Business owners may from time to time consider giving stock or stock options to one or more employees. Often employees would like to own stock in the company as an investment. While there seem to be good reasons to give or sell stock to an employee, my advice is almost always to avoid bringing employees into the company as shareholders. My advice is based on a number of issues that make stock ownership by employees unattractive for both the business owner and the employee.
The reasons usually given for making an employee a shareholder are primarily psychological and motivational. The following are reasons frequently given in support of selling or giving an employee stock or stock options:
Even if these supposed motivators and rewards are effective in some situations, they may not be effective in your particular situation. In addition, the reality of what stock ownership really provides to an employee must be considered. Very often, cash is a better motivator and reward than any type of ownership interest. Wages, salaries, bonuses, or other cash compensation are often more appropriate incentive and reward than stock, since cash can pay bills, make purchases, and be invested in a variety of investment vehicles. Stock in a company may or may not provide meaningful value to an employee.
In many owner-operated businesses, the ownership of a percentage of stock may never add any significant value. In any event, the benefits of making an employee a shareholder must be weighed against the burdens involved in the transaction and in having an employee as a co-owner.
Issues for the Employer
Among the reasons for opposing the giving or selling of stock or stock options to an employee are the following:
Issues for the Employee
Even from the employees standpoint, there are significant negatives to consider, such as:
Holding stock in a small privately held company is not the same as holding stock in a big publicly traded company or one that is going public. There is no market for the stock in a private company. Investors are generally not interested in buying the stock and becoming a minority shareholder. There is no way to sell the stock whenever you need cash. Other shareholders are the only clear market for the shares, and they may not have any reason to offer a high price for the shares. In a small closely held company, the only common situations in which the shareholder employee can sell the stock and make money are where:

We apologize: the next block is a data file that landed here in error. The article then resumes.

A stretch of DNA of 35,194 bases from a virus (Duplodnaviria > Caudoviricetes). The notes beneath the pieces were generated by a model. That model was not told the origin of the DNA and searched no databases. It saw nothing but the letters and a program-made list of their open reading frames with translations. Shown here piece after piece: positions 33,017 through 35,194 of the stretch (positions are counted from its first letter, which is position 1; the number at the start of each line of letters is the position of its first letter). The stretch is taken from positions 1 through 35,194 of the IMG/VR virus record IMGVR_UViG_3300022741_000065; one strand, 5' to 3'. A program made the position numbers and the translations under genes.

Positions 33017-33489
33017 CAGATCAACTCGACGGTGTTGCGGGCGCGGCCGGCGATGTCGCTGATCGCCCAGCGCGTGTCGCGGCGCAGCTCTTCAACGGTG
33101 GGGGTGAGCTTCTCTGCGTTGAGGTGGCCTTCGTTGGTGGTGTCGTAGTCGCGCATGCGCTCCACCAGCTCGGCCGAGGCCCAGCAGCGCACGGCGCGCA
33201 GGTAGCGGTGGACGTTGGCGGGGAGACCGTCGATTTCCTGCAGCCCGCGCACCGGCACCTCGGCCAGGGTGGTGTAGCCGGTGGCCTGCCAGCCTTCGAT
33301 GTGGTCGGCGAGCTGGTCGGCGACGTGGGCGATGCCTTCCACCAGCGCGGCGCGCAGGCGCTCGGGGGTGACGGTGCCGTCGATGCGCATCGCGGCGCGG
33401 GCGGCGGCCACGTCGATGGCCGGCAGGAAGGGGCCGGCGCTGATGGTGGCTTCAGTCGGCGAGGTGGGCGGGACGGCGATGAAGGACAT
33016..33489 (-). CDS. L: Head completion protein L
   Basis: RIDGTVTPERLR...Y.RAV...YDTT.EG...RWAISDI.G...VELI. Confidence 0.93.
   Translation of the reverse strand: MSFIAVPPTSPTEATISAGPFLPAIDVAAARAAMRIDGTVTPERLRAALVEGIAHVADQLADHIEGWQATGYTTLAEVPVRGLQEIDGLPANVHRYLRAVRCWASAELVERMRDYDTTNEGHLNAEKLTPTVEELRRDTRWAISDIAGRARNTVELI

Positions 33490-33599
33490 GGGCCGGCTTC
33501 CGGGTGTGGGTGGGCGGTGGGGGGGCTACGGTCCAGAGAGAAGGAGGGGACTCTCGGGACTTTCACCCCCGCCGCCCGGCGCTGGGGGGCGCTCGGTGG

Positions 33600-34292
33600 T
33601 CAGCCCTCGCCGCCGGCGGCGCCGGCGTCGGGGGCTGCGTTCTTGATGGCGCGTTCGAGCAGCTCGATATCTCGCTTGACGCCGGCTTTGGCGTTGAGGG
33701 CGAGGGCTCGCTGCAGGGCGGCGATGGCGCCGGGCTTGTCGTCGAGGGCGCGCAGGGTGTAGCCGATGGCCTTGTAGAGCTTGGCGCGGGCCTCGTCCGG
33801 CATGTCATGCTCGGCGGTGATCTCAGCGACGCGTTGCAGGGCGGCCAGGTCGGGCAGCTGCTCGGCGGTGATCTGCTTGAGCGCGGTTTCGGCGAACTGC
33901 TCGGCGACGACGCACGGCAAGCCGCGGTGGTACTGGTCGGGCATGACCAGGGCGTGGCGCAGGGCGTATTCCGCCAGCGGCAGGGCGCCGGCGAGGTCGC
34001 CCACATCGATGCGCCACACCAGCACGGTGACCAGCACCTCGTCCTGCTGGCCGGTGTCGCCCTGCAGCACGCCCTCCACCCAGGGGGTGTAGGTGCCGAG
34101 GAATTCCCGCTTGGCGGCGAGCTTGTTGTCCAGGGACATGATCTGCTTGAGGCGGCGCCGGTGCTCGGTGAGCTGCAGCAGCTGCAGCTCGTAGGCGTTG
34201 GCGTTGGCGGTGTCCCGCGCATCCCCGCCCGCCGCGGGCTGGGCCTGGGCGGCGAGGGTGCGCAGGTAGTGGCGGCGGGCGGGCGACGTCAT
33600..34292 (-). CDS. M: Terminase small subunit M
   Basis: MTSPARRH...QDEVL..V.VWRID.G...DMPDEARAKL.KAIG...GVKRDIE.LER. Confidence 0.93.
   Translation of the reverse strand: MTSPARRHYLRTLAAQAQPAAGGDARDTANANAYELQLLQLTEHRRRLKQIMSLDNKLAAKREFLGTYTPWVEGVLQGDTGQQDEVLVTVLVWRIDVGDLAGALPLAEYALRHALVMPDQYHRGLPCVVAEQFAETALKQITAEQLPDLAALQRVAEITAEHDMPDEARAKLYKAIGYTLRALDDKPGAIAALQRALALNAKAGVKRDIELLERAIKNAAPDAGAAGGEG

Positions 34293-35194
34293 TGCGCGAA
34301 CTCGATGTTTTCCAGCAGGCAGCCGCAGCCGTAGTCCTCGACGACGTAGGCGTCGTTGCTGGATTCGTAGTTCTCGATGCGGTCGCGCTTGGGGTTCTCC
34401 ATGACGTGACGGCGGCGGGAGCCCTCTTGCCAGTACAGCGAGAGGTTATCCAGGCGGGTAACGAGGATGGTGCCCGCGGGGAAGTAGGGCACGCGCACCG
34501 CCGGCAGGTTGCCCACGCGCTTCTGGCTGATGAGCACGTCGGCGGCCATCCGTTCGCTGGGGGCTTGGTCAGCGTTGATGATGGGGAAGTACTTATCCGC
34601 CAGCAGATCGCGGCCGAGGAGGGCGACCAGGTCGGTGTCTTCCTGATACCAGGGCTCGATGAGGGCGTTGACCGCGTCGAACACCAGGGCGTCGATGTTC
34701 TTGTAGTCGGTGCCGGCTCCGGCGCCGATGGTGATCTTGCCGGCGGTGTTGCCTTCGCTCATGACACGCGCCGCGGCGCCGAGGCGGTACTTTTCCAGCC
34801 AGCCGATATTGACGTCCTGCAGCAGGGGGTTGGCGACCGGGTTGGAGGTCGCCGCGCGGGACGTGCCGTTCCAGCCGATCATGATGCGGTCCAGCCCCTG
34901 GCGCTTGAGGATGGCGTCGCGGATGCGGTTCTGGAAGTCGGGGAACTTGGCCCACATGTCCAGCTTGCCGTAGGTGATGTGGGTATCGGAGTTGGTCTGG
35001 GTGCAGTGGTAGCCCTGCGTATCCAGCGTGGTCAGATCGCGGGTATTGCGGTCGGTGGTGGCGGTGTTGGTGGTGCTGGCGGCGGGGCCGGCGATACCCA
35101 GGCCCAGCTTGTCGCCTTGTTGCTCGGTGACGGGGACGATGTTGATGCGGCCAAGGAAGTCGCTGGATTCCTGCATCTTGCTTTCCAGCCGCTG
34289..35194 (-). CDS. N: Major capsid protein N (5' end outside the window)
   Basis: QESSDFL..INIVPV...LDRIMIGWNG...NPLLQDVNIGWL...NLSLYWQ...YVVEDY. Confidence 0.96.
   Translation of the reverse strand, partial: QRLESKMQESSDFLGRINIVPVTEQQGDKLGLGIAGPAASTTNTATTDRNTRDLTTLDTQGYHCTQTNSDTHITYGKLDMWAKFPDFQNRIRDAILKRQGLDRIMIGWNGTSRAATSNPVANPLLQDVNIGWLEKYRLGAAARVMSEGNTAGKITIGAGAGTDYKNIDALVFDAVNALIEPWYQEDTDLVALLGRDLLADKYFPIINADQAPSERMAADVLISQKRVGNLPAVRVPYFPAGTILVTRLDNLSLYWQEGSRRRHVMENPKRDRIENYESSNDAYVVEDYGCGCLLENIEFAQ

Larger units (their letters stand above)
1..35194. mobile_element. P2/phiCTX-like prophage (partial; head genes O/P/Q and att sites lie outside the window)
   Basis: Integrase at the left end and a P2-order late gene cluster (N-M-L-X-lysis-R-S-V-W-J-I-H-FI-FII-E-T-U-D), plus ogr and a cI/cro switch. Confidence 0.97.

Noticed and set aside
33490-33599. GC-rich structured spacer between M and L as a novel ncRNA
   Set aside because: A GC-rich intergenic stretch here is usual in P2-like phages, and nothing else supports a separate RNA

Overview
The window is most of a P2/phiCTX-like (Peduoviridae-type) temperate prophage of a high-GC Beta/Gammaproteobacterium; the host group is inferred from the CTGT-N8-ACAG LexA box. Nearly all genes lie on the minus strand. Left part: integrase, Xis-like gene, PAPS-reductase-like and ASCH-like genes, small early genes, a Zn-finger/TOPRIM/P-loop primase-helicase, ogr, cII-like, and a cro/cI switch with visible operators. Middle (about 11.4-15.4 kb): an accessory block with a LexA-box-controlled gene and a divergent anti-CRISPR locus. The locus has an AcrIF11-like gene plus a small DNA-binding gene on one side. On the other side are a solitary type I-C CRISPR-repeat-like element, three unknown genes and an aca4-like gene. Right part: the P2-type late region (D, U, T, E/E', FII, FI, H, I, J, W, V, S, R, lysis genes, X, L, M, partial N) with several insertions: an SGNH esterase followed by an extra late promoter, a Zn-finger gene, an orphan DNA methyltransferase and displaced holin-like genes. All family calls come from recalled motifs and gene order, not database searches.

Alternative Methods for Getting Stock
If the majority shareholders decide that bringing an employee in as a shareholder is the right thing to do, there are several ways the employee can get stock. The most typical methods are through a sale of stock, getting and exercising stock options, or by a stock bonus.
An outright purchase of stock by the employee is the easiest transaction, whether the stock is issued by the corporation or sold to the employee by the majority shareholder. However, many employees do not wish to actually make a purchase of stock in their employer.
Although stock options sound most appealing, a stock option requires the establishing of an agreement or program allowing stock to be purchased by the employee. The agreement or plan must define the option period during which the option must be exercised, the purchase price for the stock, and the payment terms. Again, a purchase price must be paid in order for the employee to obtain stock.
Since taxes are due on the exercise of a stock option where the option price is lower than the value of the stock, companies providing stock options often wish to create "qualified stock options" on which the IRS allows deferral of those taxes. The qualified plans are, for a number of reasons, often too costly or inappropriate for the small company. And the employee still must pay for the stock when options are exercised.
Stock cannot be purchased and options cannot be exercised by employees if they do not have funds to make the purchase.
The stock bonus seems to be a good way for employees to get stock without selling it to them. The stock is issued as compensation for services rendered. This sounds desirable, but actually presents a number of significant problems. Since the stock is issued as compensation, taxes are owed on the stock received by the employee, just as they would be on a cash bonus. Employees are often not happy paying taxes on stock received, when no cash has been received with which to pay those taxes.
Any of these approaches require compliance with state and federal securities laws, just like any other issuance or transfer of stock. Any issuance of stock must either be qualified with the Department of Corporations or completed in compliance with an appropriate exemption from registration.
When Stock is Appropriate for Employees
Using stock or other ownership rights or interests as an incentive for employees is a common approach to business growth. It became much more popular in recent years, with the explosion of employment in high tech companies, and with the large amounts of investment funds in such companies.
Owners and employees of privately held businesses must look beyond the general idea of ownership as an incentive, and consider what an employee really gains by owning a small percentage of a privately held company, and when it is appropriate.
The stock or stock options for employees may be appropriate if the business is:
Even in this situation both the negatives and positives of stock or stock options must be considered.
Copyright 2001 Mary Hanson. All rights reserved.